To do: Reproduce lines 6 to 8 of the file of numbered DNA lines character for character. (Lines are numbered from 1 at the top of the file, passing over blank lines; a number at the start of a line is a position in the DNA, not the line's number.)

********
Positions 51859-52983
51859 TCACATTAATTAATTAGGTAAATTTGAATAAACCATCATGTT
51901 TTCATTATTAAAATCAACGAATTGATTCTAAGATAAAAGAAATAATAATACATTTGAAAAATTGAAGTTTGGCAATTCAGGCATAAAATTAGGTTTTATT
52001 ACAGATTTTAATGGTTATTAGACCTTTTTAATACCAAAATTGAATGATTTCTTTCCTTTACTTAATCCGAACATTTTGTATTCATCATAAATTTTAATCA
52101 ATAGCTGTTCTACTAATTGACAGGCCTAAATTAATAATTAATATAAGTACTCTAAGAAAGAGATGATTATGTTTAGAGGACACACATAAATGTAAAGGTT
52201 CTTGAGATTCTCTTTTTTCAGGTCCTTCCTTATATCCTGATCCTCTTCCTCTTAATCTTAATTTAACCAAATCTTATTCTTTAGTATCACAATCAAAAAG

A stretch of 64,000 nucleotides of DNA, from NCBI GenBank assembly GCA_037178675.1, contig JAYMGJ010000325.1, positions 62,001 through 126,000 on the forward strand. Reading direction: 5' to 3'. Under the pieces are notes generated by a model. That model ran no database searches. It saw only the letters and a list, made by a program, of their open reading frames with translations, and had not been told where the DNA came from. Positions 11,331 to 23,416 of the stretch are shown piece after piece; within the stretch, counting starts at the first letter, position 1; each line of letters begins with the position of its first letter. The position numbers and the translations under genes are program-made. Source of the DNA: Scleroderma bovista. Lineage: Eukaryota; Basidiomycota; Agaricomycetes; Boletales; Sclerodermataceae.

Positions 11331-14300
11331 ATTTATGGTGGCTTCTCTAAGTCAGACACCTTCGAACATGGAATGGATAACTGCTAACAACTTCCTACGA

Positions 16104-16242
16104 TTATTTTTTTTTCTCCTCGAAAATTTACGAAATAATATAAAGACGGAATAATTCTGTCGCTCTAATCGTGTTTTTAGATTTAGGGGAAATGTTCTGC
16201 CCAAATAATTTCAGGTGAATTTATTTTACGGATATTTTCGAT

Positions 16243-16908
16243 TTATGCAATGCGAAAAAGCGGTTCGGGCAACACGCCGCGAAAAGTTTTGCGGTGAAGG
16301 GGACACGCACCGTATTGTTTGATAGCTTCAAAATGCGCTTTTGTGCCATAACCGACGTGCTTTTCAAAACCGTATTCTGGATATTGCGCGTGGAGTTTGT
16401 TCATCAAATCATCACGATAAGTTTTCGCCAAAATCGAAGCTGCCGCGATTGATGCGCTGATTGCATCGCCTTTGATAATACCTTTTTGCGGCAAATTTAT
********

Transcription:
52201 CTTGAGATTCTCTTTTTTCAGGTCCTTCCTTATATCCTGATCCTCTTCCTCTTAATCTTAATTTAACCAAATCTTATTCTTTAGTATCACAATCAAAAAG

A stretch of 64,000 nucleotides of DNA, from NCBI GenBank assembly GCA_037178675.1, contig JAYMGJ010000325.1, positions 62,001 through 126,000 on the forward strand. Reading direction: 5' to 3'. Under the pieces are notes generated by a model. That model ran no database searches. It saw only the letters and a list, made by a program, of their open reading frames with translations, and had not been told where the DNA came from. Positions 11,331 to 23,416 of the stretch are shown piece after piece; within the stretch, counting starts at the first letter, position 1; each line of letters begins with the position of its first letter. The position numbers and the translations under genes are program-made. Source of the DNA: Scleroderma bovista. Lineage: Eukaryota; Basidiomycota; Agaricomycetes; Boletales; Sclerodermataceae.

Positions 11331-14300